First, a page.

Federal Judge Dee Benson Upset Over TRO

Judge Dee Benson vs the FTCDuring a recent motion hearing in Utah federal court, Judge Dee Benson, FTC lawyers, and lawyers for the defendants squared off over issues related to a wrongfully obtained TRO and unnecessary receivership. In February 2014, the FTC obtained a TRO and appointment of a temporary receiver. However, the court later learned that FTC had provided what the court characterized as incomplete information in order to obtain the TRO and appointment of temporary receiver. As a result of the omitted information, the court dissolved both the TRO and receivership and denied the FTC’s request for a preliminary injunction.  However, during the interim 37 days, the appointed receiver, Robb Evans & Associates, had racked up nearly $500,000 in fees and costs. The question thus arose as to who was supposed to pay the bill.

The defendants claimed the FTC should pay the receiver’s bill on account that their actions caused the wrongfully obtained TRO, which led to the approximately $500,000 in fees and costs incurred by Robb Evans.  Defendants argued that the Equal Access to Justice Act waives sovereign immunity for purposes of a claim under Rule 65(c). The FTC disagreed, arguing in its motion to dismiss that defendants claim is an intentional tort, which is barred by sovereign immunity, and even if sovereign immunity was waived, defendants failed to comply with notice requirements under the Federal Tort Claims Act.

During the arguments from defense counsel, the court seemed to be looking for a reason to levy the bill against the FTC. However, Judge Benson wasn’t persuaded that the FTC wasn’t protected by sovereign immunity. Even though Judge Benson ultimately granted the motion to dismiss, he took the receiver’s request for fees under advisement. His comments as to why he was taking it under advisement undoubtedly left shivers down the spine of the FTC. The following are excerpts from the judge’s comments regarding the fees to be paid to Robb Evans:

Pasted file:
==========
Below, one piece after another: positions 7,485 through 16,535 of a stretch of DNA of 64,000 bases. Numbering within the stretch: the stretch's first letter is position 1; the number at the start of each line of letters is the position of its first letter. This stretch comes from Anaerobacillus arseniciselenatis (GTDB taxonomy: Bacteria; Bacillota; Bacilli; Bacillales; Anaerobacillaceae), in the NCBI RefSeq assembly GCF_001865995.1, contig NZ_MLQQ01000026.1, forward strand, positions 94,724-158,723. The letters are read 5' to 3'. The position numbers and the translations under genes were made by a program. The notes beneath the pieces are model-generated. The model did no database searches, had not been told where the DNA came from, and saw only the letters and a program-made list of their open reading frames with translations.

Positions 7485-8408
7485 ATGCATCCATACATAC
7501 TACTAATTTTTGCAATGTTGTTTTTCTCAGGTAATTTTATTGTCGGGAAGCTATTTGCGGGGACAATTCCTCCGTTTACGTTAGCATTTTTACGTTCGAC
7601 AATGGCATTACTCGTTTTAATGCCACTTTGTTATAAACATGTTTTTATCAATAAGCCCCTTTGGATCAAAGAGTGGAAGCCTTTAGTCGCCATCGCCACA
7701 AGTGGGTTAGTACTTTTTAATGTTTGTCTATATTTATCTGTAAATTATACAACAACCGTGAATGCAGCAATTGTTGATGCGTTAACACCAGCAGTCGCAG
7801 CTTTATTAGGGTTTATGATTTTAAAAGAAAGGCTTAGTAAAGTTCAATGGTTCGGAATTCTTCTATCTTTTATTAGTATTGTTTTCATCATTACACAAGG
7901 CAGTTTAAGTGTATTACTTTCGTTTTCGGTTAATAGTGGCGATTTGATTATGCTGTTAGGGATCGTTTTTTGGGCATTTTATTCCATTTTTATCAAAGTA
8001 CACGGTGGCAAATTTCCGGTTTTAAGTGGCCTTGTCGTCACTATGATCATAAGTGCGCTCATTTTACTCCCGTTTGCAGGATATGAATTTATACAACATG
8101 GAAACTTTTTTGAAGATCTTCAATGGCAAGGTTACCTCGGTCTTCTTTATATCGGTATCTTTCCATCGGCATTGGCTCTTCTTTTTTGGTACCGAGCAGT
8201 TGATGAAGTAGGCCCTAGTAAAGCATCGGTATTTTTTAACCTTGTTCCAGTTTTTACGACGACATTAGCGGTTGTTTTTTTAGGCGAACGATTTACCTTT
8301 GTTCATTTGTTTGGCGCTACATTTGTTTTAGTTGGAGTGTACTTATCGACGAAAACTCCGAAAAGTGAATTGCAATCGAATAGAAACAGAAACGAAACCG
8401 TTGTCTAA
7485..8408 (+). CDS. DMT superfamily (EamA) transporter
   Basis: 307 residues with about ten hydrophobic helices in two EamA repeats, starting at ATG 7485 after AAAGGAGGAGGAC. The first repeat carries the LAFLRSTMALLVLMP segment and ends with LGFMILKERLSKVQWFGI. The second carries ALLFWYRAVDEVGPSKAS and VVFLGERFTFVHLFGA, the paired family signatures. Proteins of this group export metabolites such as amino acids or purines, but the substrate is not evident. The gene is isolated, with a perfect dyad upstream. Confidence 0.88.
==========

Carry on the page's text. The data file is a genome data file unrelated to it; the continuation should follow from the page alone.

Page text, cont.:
• I’m also concerned that the F.T.C. was the reason for the overreaching. It strikes me that this receiver was working far more for the F.T.C. than it was for the Court. I look back at this T.R.O., and I will say again I regret granting it….
  • My biggest regret in granting this T.R.O. was that one that I was persuaded by the Federal Trade Commission that these defendants were of that nature, that if I didn’t do this ex parte that the money would be gone and the culprits would be mostly gone. They would have hidden their tracks and for the most part the assets would not be ascertainable, and from everything that I read in the briefing that led up to the preliminary injunction and to the information and arguments given at the preliminary injunction hearing, I just found that I had improvidently granted a T.R.O. and regret it.
  • To the extent my equitable powers allow, it seems unfair to have the Sonnenberg defendants, especially because they didn’t agree to any preliminary injunction going forward as the Essent Media defendants did, to have them have to pay for a receiver to come in and swoop in and do all of this to their business
  • One last point, which the Federal Trade
will not enjoy hearing, and that is if I can find
require the Federal Trade Commission to pay these receivership fees, I will. I think they should pay them. They recommended the receiver. They persuaded me that this T.R.O. was proper. They should have to pay these fees if it is legally allowed.
  • To summarize, I’m thinking that rather than 400 or $500,000, the appropriate fee would be about half of that, and I am inclined to impose it against the Federal Trade Commission if I can.
  • I think equity says that the F.T.C. should pay it.

Thus, while the court dismissed the defendant’s counterclaim against the FTC for damages related to the receiver’s fees, the court sent a strong signal that the FTC may still be on the hook for those fees under the court’s equitable powers. The court said it would have a hearing on the issue before any ruling was made.